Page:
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Ryan v. Holy Trinity Evangelical Lutheran Church

175 N.J. 333, 815 A.2d 419 (2003)

CHARITABLE IMMUNITY—For purposes of affording charitable immunity to eligible property owners, persons attending functions sponsored by organizations renting space from the eligible property owner are treated as beneficiaries of that property owner’s “work” if the general purpose of the function is within the charitable purposes of the property owner.

While attending a meeting of a nonprofit group of parents and expectant mothers, a child was injured when an improperly hinged door fell off and hit the child who pulled it on the back of the head. The parents, acting for the child, sued both the nonprofit group and the church where its meeting was held. The mother was a dues-paying member of the nonprofit group. The nonprofit group also was open to non-members. At the time of the accident, the church “had a policy of opening its doors to social outreach projects for community purposes and allowing them to use its facilities to conduct meetings.” Permission to use a room could be obtained for a nominal fee. The church asserted “that no group was refused permission to use the church facilities if it could not afford the fee.” Over a six month period, the mother’s group used the church’s facilities thirty-one times, paying a total of $465.

The purposes of the charitable immunity act “are to avoid the diversion of charitable trust funds to non-charitable purposes and to encourage altruistic activity.” In essence, to qualify for charitable immunity, an entity must show that it was formed for non-profit purposes, was organized exclusively for religious, charitable or educational purposes, and was promoting its objectives at the time of an injury. “The terms ‘educational’ and ‘religious’ have plain meanings that are subject to literal reading, therefore entities that can prove they are organized exclusively for educational or religious purposes automatically satisfy the second prong of the charitable immunity standard.” On the other hand, “determining whether an entity is organized exclusively for ‘charitable’ purposes requires further examination, ..., including an examination of the source of the entity’s funds.” In this case, the nonprofit entity faced “its claim that it [was] entitled to charitable immunity on its educational purpose.” That purpose was declared in the group’s bylaws and it clearly operated for that purpose. The mother conceded that the organization had nonprofit status and that she and her child were beneficiaries of its works. Consequently, the nonprofit organization qualified for charitable immunity.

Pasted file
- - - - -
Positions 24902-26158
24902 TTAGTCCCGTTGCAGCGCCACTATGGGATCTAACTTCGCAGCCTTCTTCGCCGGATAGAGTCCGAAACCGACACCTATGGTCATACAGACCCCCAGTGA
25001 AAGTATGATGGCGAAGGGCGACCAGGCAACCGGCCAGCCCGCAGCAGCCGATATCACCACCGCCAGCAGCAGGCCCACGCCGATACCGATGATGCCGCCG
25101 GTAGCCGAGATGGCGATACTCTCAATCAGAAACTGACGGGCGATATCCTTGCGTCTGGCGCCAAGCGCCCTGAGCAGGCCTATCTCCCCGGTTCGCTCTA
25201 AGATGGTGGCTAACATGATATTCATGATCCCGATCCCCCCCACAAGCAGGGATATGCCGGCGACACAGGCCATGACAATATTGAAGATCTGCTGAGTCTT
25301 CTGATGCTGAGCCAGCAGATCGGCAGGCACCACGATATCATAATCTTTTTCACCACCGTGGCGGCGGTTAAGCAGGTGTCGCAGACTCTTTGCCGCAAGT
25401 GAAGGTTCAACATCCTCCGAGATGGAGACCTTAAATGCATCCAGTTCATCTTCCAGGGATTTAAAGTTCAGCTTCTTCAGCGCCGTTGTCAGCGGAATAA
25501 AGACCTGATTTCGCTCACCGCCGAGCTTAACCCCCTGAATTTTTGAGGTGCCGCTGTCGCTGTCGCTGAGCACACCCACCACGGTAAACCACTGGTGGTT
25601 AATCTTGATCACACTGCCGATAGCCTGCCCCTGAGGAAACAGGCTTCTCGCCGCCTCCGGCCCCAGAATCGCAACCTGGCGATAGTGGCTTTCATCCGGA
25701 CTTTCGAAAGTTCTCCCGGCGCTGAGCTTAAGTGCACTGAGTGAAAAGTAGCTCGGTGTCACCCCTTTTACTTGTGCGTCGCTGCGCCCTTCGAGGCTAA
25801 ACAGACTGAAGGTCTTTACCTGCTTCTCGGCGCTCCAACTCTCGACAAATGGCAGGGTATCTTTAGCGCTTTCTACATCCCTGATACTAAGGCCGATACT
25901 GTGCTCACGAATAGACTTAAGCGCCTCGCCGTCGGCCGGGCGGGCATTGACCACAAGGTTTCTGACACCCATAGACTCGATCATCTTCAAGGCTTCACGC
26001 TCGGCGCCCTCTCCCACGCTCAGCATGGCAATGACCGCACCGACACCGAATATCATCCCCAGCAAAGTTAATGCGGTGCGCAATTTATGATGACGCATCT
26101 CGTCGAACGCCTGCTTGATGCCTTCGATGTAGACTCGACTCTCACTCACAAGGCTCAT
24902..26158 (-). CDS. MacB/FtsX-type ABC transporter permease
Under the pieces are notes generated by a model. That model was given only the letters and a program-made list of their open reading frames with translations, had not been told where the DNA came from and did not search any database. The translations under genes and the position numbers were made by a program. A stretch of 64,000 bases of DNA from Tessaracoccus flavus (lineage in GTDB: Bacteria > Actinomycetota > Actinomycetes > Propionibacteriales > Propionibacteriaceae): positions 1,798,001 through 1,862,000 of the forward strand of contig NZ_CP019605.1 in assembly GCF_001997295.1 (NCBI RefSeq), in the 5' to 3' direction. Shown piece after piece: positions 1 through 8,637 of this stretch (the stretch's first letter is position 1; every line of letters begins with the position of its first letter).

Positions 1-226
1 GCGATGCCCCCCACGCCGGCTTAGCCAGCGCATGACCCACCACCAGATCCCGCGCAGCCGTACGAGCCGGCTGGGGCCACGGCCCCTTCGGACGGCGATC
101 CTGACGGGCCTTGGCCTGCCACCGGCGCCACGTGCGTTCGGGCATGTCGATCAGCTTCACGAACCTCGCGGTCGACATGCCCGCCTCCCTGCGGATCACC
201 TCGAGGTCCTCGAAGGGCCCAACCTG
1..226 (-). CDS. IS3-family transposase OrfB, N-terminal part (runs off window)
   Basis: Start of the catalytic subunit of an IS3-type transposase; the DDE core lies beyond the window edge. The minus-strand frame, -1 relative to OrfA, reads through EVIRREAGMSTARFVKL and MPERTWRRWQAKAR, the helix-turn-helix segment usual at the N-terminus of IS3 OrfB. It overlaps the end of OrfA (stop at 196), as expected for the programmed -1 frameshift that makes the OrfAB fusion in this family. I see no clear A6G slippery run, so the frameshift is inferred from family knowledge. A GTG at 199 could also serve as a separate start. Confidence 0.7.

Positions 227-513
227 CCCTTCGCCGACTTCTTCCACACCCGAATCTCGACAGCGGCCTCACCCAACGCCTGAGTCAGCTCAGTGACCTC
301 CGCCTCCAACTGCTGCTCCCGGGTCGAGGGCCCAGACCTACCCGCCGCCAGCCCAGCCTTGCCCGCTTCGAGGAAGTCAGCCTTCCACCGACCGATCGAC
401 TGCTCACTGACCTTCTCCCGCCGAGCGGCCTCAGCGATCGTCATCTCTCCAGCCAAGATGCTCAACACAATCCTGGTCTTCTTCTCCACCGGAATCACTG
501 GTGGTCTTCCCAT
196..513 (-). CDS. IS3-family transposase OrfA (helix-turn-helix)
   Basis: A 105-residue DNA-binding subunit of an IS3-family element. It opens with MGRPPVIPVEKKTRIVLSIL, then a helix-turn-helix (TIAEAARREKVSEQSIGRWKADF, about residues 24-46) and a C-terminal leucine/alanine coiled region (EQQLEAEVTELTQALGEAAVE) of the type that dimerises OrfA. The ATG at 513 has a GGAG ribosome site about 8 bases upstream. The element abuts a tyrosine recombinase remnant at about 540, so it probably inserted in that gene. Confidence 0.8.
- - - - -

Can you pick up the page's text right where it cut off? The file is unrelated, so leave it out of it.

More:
This left the issue as to whether the church satisfied the third prong of the test, i.e., “was it engaged in charitable works” at the time of the accident and was the child a beneficiary of those works. There is a two prong test for determining whether a party is a beneficiary. First, an inquiry is made as to whether the institution, “at the time in question, was engaged in the performance of the charitable objectives it was organized to advance” and whether the injured party was a direct recipient of those “good works.” The term “works” is defined liberally. “Exercises that are designed to aid in the advancement of the spiritual, moral, ethical and cultural life of the community in general are deemed within the purview of the religious society.” The Court found that, the church supported “social outreach group that enriched the life of the community at large” by providing space for community organizations to conduct meetings. As to whether the child was a beneficiary of the charitable works, the Court pointed out that a broad interpretation was required. To the Court, that requirement was “evidenced by the use of the word ‘to whatever degree’ modifying the word ‘beneficiary’ in the statute.” Here, both the mother and child were held to be beneficiaries of the work to the church at the time of the accident, both as members of the nonprofit organization and as attendees of a function held by the nonprofit organization on the church’s premises.


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